Alright, so I admit it, I enjoy watching the “Biggest Loser” now and then. At first I was put off by the title, but after watching it, it really seemed to change lives—who can argue with that right?
After reading a short piece in The Huffington Post about an interview with one of their star trainers, Jillian Michaels, I couldn’t help but drop my jaw when she revealed more than skin.
Although, I rarely take anything from the Hollywood Left to heart, Michaels really hit a nerve this time.
Biggest Loser’ trainer Jillian Michaels has a hard little body and she plans to keep it that way. Michaels, 36, tells Women’s Health she is unwilling to become pregnant because of the way it would change her body.
Personally, I found the trade-off in my favor, giving birth to my children can’t compare to any other accomplishment I could hope to achieve. Granted, I was never a trainer. (Although one could argue, if you’re a great trainer, you should be able to get back into shape.)
Nevertheless, that is her personal decision, and her loss. It was the statement that followed that I take issue with.
“I’m going to adopt. I can’t handle doing that to my body,” she told the [Women's Health] magazine. “Also, when you rescue something, it’s like rescuing a part of yourself.”
“When you rescue something?”
We are not talking about baby seals here. These two statements combined say more than “I’m self-centered” it says she really has no idea what being a mother actually is. If “rescuing a part of yourself,” is anywhere in the equation of becoming a parent, there is a rude awaking around the corner.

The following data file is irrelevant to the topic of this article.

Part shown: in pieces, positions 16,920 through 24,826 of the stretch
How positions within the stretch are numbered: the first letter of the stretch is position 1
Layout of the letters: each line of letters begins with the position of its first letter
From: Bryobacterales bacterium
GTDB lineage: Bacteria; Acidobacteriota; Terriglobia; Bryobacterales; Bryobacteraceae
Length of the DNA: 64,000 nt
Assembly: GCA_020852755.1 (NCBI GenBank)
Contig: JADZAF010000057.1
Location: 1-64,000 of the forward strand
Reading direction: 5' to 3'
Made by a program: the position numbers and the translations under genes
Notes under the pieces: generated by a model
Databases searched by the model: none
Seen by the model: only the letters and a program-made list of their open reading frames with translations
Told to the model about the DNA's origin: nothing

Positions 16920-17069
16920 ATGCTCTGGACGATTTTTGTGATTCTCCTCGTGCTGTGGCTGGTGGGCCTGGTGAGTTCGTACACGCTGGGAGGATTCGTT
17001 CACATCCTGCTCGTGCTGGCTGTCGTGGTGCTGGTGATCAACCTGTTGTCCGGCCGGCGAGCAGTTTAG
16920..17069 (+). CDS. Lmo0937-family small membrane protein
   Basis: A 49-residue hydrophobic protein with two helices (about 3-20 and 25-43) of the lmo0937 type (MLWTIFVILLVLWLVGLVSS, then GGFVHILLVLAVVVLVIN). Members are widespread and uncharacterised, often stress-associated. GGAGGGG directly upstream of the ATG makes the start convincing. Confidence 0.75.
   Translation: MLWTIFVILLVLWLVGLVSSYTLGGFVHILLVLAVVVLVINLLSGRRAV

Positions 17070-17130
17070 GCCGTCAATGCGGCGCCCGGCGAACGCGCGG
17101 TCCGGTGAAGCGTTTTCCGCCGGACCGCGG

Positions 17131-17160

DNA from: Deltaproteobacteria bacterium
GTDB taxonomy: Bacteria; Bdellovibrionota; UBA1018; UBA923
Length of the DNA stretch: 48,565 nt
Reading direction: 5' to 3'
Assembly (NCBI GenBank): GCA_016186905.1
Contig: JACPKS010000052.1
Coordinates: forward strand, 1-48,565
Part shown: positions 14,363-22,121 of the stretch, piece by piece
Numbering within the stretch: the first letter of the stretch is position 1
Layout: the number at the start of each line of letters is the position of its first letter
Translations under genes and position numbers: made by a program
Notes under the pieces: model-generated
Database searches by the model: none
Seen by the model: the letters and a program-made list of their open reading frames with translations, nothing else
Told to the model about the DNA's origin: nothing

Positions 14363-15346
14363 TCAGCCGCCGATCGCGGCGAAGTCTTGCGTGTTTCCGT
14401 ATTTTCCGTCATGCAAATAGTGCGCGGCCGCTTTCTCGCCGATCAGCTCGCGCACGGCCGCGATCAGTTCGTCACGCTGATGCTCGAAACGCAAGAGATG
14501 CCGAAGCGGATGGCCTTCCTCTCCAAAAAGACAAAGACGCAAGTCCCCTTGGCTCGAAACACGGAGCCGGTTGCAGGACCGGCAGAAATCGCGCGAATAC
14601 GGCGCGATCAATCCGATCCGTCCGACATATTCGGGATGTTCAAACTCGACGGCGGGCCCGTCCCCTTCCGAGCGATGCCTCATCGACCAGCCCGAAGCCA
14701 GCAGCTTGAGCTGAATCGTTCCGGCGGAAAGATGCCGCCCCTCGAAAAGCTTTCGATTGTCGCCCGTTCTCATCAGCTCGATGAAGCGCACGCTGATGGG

I can tell you from an adopted child’s point of view that a mother is a mother, whether you came to her by birth or adoption. It doesn’t feel any different for the child.
Parents who adopt with the attitude they are doing a child a favor, have no business adopting. It simply will not end well. The child will never live up to their expectations of gratitude for being “rescued.”
I have witnessed more than a couple families that believed they were being noble and Christian by adopting a child with a tragic background. They didn’t do the children any favors. When these children needed more love than they gave, they were sent back—or just sent away. These parents managed to only add another chapter of heartache and loss to the children’s lives.
Michaels can yell and drive contestants to change their lives, and get paid doing it—wonderful. But before trying to change the life of a child, Michaels needs to weigh the cost of self-sacrifice.